skin even when water was thrown on the burns. Phosphorous weapons as well as
napalm are known to cause such effects. "People suffered so much from
these," he said.

    Macabre accounts of killing of civilians are emerging through the
cordon U.S. forces are still maintaining around Fallujah.

    "Doctors in Fallujah are reporting to me that there are patients in the
hospital there who were forced out by the Americans," said Mehdi Abdulla, a
33-year-old ambulance driver at a hospital in Baghdad. "Some doctors there
told me they had a major operation going, but the soldiers took the doctors
away and left the patient to die."

    Kassem Mohammed Ahmed who escaped from Fallujah a little over a week
ago told IPS he witnessed many atrocities committed by U.S. soldiers in the

    "I watched them roll over wounded people in the street with tanks," he
said. "This happened so many times."

    Abdul Razaq Ismail who escaped from Fallujah two weeks back said
soldiers had used tanks to pull bodies to the soccer stadium to be buried.
"I saw dead bodies on the ground and nobody could bury them because of the
American snipers," he said. "The Americans were dropping some of the bodies
into the Euphrates near Fallujah."

    Abu Hammad said he saw people attempt to swim across the Euphrates to
escape the siege. "The Americans shot them with rifles from the shore," he
said. "Even if some of them were holding a white flag or white clothes over
their heads to show they are not fighters, they were all shot…"

    Hammad said he had seen elderly women carrying white flags shot by U.S.
soldiers. "Even the wounded people were killed. The Americans made
announcements for people to come to one mosque if they wanted to leave
Fallujah, and even the people who went there carrying white flags were

    Another Fallujah resident Khalil (40) told IPS he saw civilians shot as
they held up makeshift white flags. "They shot women and old men in the
streets," he said. "Then they shot anyone who tried to get their bodies …
Fallujah is suffering too much, it is almost gone now."

    Refugees had moved to another kind of misery now, he said. "It's a
disaster living here at this camp," Khalil said. "We are living like dogs
and the kids do not have enough clothes."

    Spokesman for the Iraqi Red Crescent in Baghdad Abdel Hamid Salim told
IPS that none of their relief teams had been allowed into Fallujah, and that
the military had said it would be at least two more weeks before any
refugees would be allowed back into the city.

    "There is still heavy fighting in Fallujah," said Salim. "And the
Americans won't let us in so we can help people."

    In many camps around Fallujah and throughout Baghdad, refugees are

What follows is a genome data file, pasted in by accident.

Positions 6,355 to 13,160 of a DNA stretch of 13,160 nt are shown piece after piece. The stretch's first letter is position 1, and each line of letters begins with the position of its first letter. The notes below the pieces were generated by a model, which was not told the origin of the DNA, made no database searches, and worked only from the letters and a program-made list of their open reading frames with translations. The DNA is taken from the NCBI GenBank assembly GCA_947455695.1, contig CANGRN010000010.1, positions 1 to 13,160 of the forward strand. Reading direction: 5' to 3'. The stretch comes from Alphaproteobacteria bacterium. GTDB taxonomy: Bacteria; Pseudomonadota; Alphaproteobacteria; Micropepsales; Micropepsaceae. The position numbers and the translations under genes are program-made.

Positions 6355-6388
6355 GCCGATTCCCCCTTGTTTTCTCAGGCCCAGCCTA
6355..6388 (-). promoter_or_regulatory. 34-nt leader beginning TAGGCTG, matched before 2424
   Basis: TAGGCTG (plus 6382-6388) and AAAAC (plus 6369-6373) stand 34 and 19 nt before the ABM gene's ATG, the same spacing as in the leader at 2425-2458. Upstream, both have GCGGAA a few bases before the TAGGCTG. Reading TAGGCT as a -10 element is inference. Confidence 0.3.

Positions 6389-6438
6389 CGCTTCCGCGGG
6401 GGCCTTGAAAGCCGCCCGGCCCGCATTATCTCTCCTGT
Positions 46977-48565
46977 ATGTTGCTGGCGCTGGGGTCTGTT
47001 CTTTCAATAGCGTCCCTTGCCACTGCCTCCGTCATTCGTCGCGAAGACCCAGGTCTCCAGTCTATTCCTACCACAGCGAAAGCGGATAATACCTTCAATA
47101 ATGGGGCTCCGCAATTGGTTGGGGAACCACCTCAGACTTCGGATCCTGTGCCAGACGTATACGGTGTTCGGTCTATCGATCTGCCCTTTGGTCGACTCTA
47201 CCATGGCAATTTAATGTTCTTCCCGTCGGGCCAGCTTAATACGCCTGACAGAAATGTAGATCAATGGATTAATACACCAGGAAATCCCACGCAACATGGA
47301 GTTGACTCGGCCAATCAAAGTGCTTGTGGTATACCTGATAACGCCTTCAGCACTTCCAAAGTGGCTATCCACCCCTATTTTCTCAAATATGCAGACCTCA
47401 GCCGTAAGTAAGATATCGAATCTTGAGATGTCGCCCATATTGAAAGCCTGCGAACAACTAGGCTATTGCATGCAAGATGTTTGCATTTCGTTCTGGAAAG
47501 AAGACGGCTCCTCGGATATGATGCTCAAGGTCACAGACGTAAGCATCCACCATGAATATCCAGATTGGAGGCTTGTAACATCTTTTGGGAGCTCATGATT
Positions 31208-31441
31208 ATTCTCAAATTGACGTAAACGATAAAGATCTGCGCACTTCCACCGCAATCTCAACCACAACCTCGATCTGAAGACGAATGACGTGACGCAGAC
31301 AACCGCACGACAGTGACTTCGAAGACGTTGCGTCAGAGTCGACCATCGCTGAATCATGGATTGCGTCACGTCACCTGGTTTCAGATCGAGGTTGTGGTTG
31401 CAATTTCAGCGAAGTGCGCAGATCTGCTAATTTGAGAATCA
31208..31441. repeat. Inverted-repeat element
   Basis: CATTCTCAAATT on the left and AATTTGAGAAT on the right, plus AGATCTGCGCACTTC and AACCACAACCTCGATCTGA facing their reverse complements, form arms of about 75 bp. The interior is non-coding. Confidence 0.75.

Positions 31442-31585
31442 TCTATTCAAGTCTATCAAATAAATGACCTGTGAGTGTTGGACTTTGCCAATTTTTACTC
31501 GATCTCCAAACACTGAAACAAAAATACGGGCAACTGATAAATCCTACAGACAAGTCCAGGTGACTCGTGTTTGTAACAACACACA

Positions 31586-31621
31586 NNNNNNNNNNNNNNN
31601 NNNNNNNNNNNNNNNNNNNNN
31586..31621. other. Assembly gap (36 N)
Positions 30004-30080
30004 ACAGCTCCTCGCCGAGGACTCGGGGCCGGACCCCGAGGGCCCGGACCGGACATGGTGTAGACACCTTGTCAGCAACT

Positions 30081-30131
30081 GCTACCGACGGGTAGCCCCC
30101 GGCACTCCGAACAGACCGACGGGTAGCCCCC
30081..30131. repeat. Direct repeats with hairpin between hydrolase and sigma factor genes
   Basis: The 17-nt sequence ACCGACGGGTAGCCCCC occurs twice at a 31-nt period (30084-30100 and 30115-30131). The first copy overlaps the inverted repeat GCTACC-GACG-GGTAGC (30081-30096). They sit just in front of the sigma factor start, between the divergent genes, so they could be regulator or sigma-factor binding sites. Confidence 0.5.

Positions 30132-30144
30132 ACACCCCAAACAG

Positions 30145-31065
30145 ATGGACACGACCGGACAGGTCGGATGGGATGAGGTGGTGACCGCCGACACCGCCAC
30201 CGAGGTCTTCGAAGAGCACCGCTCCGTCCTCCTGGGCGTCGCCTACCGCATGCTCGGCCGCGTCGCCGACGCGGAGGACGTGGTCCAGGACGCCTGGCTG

living without enough food, clothing and shelter. Relief groups estimate
there are at least 15,000 refugee families in temporary shelters outside

    Falluja's Health Damage
    By Miles Schuman
    The Nation

    Friday 26 November 2004

    While the North American news media have focused on the military
triumph of US Marines in Falluja, little attention has been paid to reports
that US armed forces killed scores of patients in an attack on a Falluja
health center and have deprived civilians of medical care, food and water.

    Although the US military has dismissed accounts of the health center
bombing as "unsubstantiated," in fact they are credible and come from
multiple sources. Dr. Sami al-Jumaili described how US warplanes bombed the
Central Health Centre in which he was working at 5:30 am on November 9. The
clinic had been treating many of the city's sick and wounded after US forces
took over the main hospital at the start of the invasion. According to Dr.
al-Jumaili, US warplanes dropped three bombs on the clinic, where
approximately sixty patients--many of whom had serious injuries from US
aerial bombings and attacks - were being treated.

    Dr. al-Jumaili reports that thirty-five patients were killed in the
airstrike, including two girls and three boys under the age of 10. In
addition, he said, fifteen medics, four nurses and five health support staff
were killed, among them health aides Sami Omar and Omar Mahmoud, nurses Ali
Amini and Omar Ahmed, and physicians Muhammad Abbas, Hamid Rabia, Saluan
al-Kubaissy and Mustafa Sheriff.

    Although the deaths of these individual health workers could not be
independently confirmed, Dr. al-Jumaili's account is echoed by Fadhil
Badrani, an Iraqi reporter for Reuters and the BBC. Reached by phone in
Falluja, Badrani estimated that forty patients and fifteen health workers
had been killed in the bombing. Dr. Eiman al-Ani of Falluja General